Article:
TITAN

Addressing cycles of power, change and chance in obsolete corners of public space.

A project conceived by Damián Ortega and Bree Zucker, TITAN was an outdoor exhibition in a series of phone booths located in New York City, presented by Mexico and US based gallery kurimanzutto. Running from October 12, 2020 to January 3, 2021, the project enabled twelve voices to take over the outer panels of twelve phone kiosks. In what the organisers term a “collective exhibition”, this intervention took place in the last life of these booths prior to their planned removal by the city, and during one of the most tumultuous presidential election and post-election periods in US history. It offered the premise that a gallery can exist in an open space, open at any hour, and free for all viewers, even in the middle of the night and aimed to open a platform for experience, imagination, and dialogue during a decisive time of great potential change. This exhibition continued kurimanzutto’s ongoing dialogue with a broad audience in the public sphere. Since its inception in 1999, kurimanzutto has consistently promoted projects and exhibitions outside of a traditional white cube space to stimulate cultural dialogue.

In an essay on the project republished below, Damián Ortega and Bree Zucker write about ways to define a new circuit of exploration.

Installation view of Hans Haacke, Wir (alle) sind das Volk [We (all) are the people], 2003/2020 for TITAN, New York City, October 12, 2020 – January 3, 2021. Image courtesy of the artist, kurimanzutto, Mexico City / New York and Paula Cooper Gallery, New York. Photo: PJ Rountree

Installation view of Rirkrit Tiravanija, Ohhh… untitled 2020 (remember in november), for TITAN, New York City, October 12, 2020 – January 3, 2021. Image courtesy of the artist, kurimanzutto, Mexico City / New York and Gladstone Gallery, New York. Photo: PJ Rountree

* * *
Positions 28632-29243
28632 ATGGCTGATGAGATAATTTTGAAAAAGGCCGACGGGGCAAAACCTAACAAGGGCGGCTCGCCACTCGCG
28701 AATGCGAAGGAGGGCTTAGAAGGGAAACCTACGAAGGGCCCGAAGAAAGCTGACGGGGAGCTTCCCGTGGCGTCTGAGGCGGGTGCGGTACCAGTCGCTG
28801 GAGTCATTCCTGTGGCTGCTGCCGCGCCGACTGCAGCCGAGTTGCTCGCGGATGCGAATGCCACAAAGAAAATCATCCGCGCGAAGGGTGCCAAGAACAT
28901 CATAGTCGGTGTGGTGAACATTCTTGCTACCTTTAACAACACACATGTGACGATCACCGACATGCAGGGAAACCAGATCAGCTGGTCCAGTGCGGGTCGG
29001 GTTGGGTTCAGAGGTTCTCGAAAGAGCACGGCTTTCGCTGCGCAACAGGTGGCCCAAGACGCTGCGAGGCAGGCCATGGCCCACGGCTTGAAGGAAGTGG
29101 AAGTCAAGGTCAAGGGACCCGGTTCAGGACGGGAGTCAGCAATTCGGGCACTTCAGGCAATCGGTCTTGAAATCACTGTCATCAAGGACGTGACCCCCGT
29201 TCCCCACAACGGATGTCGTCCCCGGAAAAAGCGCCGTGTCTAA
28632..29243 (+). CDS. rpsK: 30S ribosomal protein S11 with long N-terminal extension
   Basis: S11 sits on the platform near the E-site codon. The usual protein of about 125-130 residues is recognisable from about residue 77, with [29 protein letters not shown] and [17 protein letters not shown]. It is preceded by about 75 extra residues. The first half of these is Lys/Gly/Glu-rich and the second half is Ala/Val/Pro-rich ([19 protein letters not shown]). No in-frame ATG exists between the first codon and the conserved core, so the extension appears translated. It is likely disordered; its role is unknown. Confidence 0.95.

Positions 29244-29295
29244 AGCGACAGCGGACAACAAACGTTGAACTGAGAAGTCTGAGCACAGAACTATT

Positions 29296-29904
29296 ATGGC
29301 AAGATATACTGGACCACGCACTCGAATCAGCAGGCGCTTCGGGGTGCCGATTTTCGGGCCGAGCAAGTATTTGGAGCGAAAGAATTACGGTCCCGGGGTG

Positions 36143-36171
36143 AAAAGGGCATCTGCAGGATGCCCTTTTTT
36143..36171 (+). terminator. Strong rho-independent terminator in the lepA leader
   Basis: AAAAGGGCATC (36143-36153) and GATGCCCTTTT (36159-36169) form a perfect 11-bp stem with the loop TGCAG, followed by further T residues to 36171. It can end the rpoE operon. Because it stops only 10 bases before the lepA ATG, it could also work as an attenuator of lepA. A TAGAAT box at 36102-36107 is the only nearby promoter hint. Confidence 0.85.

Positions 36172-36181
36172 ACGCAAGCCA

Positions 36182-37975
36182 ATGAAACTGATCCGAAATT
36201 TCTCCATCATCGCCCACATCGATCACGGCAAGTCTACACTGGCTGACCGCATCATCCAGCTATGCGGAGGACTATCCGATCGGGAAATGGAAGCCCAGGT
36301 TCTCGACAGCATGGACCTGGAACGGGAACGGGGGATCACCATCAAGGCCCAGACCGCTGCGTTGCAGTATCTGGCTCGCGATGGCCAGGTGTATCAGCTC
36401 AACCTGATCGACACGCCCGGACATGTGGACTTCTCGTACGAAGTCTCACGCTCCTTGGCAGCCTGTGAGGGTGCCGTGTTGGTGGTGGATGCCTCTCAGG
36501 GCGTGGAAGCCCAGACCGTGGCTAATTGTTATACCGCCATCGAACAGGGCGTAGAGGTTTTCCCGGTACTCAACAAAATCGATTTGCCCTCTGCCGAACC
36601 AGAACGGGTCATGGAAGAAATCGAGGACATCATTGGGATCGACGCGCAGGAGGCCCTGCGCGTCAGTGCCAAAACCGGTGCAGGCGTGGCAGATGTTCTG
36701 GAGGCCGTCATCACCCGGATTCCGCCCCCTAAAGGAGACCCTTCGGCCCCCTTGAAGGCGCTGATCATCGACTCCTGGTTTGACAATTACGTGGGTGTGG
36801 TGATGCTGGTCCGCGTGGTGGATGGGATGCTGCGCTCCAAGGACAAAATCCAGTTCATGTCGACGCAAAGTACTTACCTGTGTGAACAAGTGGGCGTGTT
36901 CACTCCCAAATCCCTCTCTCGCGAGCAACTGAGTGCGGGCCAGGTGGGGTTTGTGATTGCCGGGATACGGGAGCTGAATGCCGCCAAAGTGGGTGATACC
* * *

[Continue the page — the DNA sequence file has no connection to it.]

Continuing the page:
TITAN is an intervention into New York City’s communication channels, specifically, within a series of phone booth kiosks. As a show, it is a way to enter a vein, a pre-existing path of fluid communication and distribution. It is also a way to define a new circuit, to delineate a new path, and to transform the pattern on the grid. While a traditional gallery space often marks a perimeter or sphere for contemplation, in this day and age, we believe in the necessity to open a space outdoors, for collaborative action. For our project, we saw an area of unused real estate and decided to define it in a new way. We are grateful to the twelve artists who accepted our invitation to engage with these spaces, in the streets of New York City.

The format of the TITAN project is the phone booth kiosk, latticed windows of steel advertising frames, which look out into other possible worlds and exist in the city as precise points on a grid. Experienced together, the points of these kiosks may be akin to acupuncture on a corpus, a body revealed through the landscape of an island. This island is of course Manhattan, and the TITAN booths along Sixth Avenue are a network of connected ideas, a series of dioramas broadcasting visual images, engaging each other through their mutual co-existence. Their advertising panels, real and yet illusory, become focal points merging into a panorama, which simultaneously reflects and poses questions to the external world.

These public advertising structures provide a space for intervention, allowing for sporadic ideas, flash actions that exist and disappear, to displace the establishment. Art often functions in this way, in a constant state of becoming, perpetually happening, and evolving in its meaning and its message. Our project reflects this constant action, as a pulse of energy, a sudden vibration on the streets of Manhattan, which will just as suddenly disappear. Formal or informal, serious or humorous, such transient action is a form of freedom, and uninhibited communication with a drive towards dispersion. Our impulse to move outdoors and to graft onto the circuitry of the city is a positive way to revive outdated hardware and to generate an event, which within each Titan, is an interaction bringing